Friday, July 20, 2012

Anime Review: The Irresponsible Captain Tylor

It's time for my inaugural review for this new blog, and it is... The Irresponsible Captain Tylor? Huh, I thought I was going to start off with something more grand or interesting, something unique that would change who people would think about anime... Apparently that's next week.

The fate of Earth rests in his hands... Oh dear God.
Some people join the military out of their love for their country, some join as a part of a family tradition, some join because they seek guidance in their life, and still others join at a change for adventure. Justy Ueki Tylor joins because he wants an easy life. If he gets a nice desk job he can work at a relaxed pace until he retires and then live off of his pension for the rest of his life. If he gets command of a ship, that's even better because then he won't have to take orders from anyone. However, when the United Planets Space Force and the alien Raalgon Empire start a war and Tylor somehow saves the life of a retired Admiral, he is promoted to the rank of Lieutenant Commander and is given command of the Destroyer the Soyokaze. Now the most Irresponsible man is now Captain of the most rundown ship in the UPSF fleet commanding the worse crew ever to have been given military ranks. However, victory after victory, everyone is beginning to wonder if this Captain Tylor is far greater than he lets on. For there is a fine line between utter stupidity and sheer genius, and The Irresponsible Captain Tylor uses that line to play Hopscotch.

They've got the Goods!
In case you haven't already guessed if from my introduction, The Irresponsible Captain Tylor is a sci-fi comedy centering around the concept of what would happen if the most unlikely person became Captain of a ship. And while there is a certainly many interesting and quirky characters including a first officer who is constantly on the verge of a nervous breakdown, a fighter pilot who is deadly afraid of girl (and a pair of twin girls who never leave him alone), a sexy nurse spy, and a doctor who has 30 years of experience... drinking booze (and he is only 33), the main focus of the series is of course on Tylor himself. The antics and situations, both military and otherwise, he gets himself into and through either dumb luck or intricate planning (We are never sure which it is) he finds himself winning battle after battle, creating interest within the Raalgon Empire for his "brilliant" tactics, and the frustration of his superiors who view him as nothing more than a disgrace. The situations Tylor finds himself in and the clever, unorthodox, or just plain lucky ways he gets out of them is the primary source of comedy from the series and is where the show is at its strongest.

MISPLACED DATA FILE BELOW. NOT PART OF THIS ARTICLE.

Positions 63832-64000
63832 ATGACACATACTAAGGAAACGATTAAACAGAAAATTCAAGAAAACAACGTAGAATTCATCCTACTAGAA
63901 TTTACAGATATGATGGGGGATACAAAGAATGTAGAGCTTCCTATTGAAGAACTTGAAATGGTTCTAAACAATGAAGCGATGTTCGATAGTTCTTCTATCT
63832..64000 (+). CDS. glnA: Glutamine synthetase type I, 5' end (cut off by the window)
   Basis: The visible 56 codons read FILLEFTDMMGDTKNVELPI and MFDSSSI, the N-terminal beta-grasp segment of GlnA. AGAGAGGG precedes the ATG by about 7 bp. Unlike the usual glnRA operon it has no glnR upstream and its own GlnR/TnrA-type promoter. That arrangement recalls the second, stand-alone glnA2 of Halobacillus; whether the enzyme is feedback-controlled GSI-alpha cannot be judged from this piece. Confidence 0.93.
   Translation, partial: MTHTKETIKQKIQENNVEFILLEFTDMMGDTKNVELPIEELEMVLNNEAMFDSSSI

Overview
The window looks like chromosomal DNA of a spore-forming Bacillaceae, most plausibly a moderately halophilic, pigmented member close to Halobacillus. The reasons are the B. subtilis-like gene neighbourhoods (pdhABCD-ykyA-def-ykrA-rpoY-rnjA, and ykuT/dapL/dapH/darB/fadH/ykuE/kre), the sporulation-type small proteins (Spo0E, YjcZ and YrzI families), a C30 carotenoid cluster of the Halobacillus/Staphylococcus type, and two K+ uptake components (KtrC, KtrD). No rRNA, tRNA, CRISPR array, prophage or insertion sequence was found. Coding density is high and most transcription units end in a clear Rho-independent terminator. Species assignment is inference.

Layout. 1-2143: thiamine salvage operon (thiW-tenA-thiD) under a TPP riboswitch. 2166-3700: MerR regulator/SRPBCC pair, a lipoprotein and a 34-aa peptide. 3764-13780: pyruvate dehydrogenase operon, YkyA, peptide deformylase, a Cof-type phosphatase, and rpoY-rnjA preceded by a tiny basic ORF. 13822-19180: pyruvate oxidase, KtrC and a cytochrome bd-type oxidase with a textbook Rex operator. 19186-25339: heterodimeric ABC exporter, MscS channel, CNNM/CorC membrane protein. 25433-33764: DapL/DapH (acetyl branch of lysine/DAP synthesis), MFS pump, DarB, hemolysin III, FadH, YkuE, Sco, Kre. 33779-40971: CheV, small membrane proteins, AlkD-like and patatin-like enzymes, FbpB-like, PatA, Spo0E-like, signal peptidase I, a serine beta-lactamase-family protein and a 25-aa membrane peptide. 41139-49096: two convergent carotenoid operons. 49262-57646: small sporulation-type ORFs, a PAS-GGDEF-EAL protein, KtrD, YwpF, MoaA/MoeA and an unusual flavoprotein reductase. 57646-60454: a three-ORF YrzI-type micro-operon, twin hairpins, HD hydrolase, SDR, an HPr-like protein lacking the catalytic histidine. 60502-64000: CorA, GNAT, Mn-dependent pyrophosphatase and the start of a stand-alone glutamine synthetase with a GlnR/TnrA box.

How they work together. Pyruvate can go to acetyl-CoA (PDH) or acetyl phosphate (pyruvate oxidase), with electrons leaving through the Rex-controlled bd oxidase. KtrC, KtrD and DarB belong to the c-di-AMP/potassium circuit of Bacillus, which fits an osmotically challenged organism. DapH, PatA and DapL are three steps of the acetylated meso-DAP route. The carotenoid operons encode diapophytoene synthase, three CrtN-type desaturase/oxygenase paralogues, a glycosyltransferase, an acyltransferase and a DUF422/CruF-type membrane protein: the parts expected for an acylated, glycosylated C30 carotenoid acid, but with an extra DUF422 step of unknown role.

Meet Jason.
Unfortunately, the focus on Tylor is also where the show is at its weakest as well. The concept of having a man constantly challenging the common notions of intelligence is interesting, and the times where Tylor seems to have a plan underneath his goofy, dim-witted exterior makes for some really interesting stories. However, with how the series is presented Tylor's successes are far more often the result of a fortuitous turn of events. There is no way he could have planned half of the things he does, and the other half are just stupid in and of themselves, like playing virtual whack-a-mole in a small room with a real mallet and lots of flammable materials. I would have liked more situations where it is more unclear whether Tylor is an idiot or the smartest man alive. Also, the English voice acting in the series ranges from passable to bad. While Crispin Freeman does a great job as the laid back Tylor, other characters at times seem miscasted like Lisa Ortiz as the twins Emi and Yumi, in addition to her playing the Raalgon Empress (Every time any of those characters speak I can't help picturing Lina Inverse). There is also a lack of emotional conveyance at some points in the series. In the first episode there was a bunch of people talking and none of them seem want to show an emotion, and at another point in the series we couldn't tell if a character was laughing or crying. The series could really use a redub.

While the series has its flaws, I don't think they are enough to deter enjoyment. Even with a spotty English dub a lot of the jokes translate well (half of it because its visual) and besides you could always watch it in the Japanese dub. And even if I'd rather them characterize Tylor as more of a genius than an idiot, some of the over-the-top scenes are worth it. If you have room in your schedule to watch a 26 episode series, then check it out.

Until next time.

Crescent, I have seen weirder things.

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